Introduction Unintentional childhood injury is a major public health problem associated with significant mortality. In Gloucestershire there have been several fatal accidents among children related to heavy furniture, blind–cords and nappy bags as well as potentially harmful practices such as co-sleeping. In recent years, UK injury prevention programmes have halved the number of childhood accidental deaths. There is evidence that community-based campaigns encourage positive behavioural change and can potentially reduce the number of injuries requiring medical attention. Our aim was to explore carer awareness of four specific hazards (nappy sacks, cord blinds, co-sleeping and heavy furniture) linked to paediatric deaths within the region through the use of questionnaires and a standardised educational poster display.
Materials and methods A standardised safety awareness poster board was designed using approved charity leaflets. Six-hundred poster packs were distributed to public centres in Gloucestershire. Additionally, a questionnaire was offered to carers of children attending the Children’s centre of Gloucestershire Royal Hospital during Child Safety Week. It explored their current safety practices as well as thoughts on the usefulness and impact of the poster campaign.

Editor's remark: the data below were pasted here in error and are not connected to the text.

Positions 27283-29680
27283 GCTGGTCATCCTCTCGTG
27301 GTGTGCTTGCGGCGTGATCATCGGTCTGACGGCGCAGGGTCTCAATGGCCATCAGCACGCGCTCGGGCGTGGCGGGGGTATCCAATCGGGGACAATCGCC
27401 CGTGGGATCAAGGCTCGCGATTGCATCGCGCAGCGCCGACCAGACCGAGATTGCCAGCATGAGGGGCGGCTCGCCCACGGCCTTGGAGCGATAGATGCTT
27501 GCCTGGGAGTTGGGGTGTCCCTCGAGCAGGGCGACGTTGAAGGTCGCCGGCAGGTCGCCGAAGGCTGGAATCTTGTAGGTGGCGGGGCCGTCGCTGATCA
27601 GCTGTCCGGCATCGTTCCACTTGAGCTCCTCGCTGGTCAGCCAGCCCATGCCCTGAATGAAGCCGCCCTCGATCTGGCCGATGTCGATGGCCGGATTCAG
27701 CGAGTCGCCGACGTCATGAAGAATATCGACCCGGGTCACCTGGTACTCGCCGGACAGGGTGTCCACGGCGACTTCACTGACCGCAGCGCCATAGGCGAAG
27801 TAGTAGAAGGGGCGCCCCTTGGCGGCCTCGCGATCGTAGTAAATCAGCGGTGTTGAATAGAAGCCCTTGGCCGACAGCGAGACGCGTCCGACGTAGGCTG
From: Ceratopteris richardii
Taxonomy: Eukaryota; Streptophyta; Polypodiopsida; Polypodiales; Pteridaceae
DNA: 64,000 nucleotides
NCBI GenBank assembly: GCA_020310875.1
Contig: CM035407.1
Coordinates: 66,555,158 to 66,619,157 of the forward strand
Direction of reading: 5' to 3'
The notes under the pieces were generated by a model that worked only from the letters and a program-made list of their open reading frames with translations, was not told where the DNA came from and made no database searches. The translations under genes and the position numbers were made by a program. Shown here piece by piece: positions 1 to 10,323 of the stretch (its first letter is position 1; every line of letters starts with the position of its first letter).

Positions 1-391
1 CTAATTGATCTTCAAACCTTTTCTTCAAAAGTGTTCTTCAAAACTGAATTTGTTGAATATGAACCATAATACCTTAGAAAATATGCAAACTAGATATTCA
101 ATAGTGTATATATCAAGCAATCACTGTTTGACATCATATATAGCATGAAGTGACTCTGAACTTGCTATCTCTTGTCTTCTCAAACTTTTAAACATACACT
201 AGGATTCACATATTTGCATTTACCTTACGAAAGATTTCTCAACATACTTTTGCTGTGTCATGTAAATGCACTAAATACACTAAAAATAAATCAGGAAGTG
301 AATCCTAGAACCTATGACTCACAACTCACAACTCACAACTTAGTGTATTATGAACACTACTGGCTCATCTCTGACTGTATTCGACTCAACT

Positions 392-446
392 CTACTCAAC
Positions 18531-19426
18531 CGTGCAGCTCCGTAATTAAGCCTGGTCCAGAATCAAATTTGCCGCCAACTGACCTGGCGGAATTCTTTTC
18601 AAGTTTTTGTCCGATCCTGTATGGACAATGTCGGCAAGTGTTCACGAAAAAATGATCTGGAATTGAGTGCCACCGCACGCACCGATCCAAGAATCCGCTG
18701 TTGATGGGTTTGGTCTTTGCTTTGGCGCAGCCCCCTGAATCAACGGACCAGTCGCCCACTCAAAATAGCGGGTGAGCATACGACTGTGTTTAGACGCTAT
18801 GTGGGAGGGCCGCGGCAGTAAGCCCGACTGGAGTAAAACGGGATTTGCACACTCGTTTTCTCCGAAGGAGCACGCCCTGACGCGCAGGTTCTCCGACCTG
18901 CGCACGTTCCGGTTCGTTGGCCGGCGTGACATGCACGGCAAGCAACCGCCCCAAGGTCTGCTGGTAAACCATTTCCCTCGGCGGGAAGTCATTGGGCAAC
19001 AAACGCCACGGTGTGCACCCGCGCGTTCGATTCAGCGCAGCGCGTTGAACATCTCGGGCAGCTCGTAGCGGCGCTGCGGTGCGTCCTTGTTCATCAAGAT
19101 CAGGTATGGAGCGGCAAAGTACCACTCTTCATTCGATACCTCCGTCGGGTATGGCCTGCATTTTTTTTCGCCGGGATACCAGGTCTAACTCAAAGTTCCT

Results We obtained 103 questionnaire responses over five days, 96% of which were from parents. Almost a quarter of respondents were unaware of accidental deaths relating to nappy sacks, although most (82%) kept sacks out of a child’s reach. Of the 57 respondents who had cord blinds at home 26% did not attach safety devices. Despite prominent national campaigns deterring co-sleeping, 42% of all respondents had co-slept with their children when aged less than one year old. Two-thirds (67%) reported securing large furniture items in place within their home. Many parents were aware of the hazards highlighted (average 1–10 scale rating, 8.2), and found the campaign useful (average 1–10 scale rating, 7.3). In 50% of cases the potential to alter current practices perceived by carers was encouraging (average 1–10 scale rating, 5.3).
Conclusion A poster campaign highlighting hazards implicated in local deaths is deemed useful by parents. Further work through the use of focus groups and parental communication is required to identify how best to promote safety practices for future campaigns.
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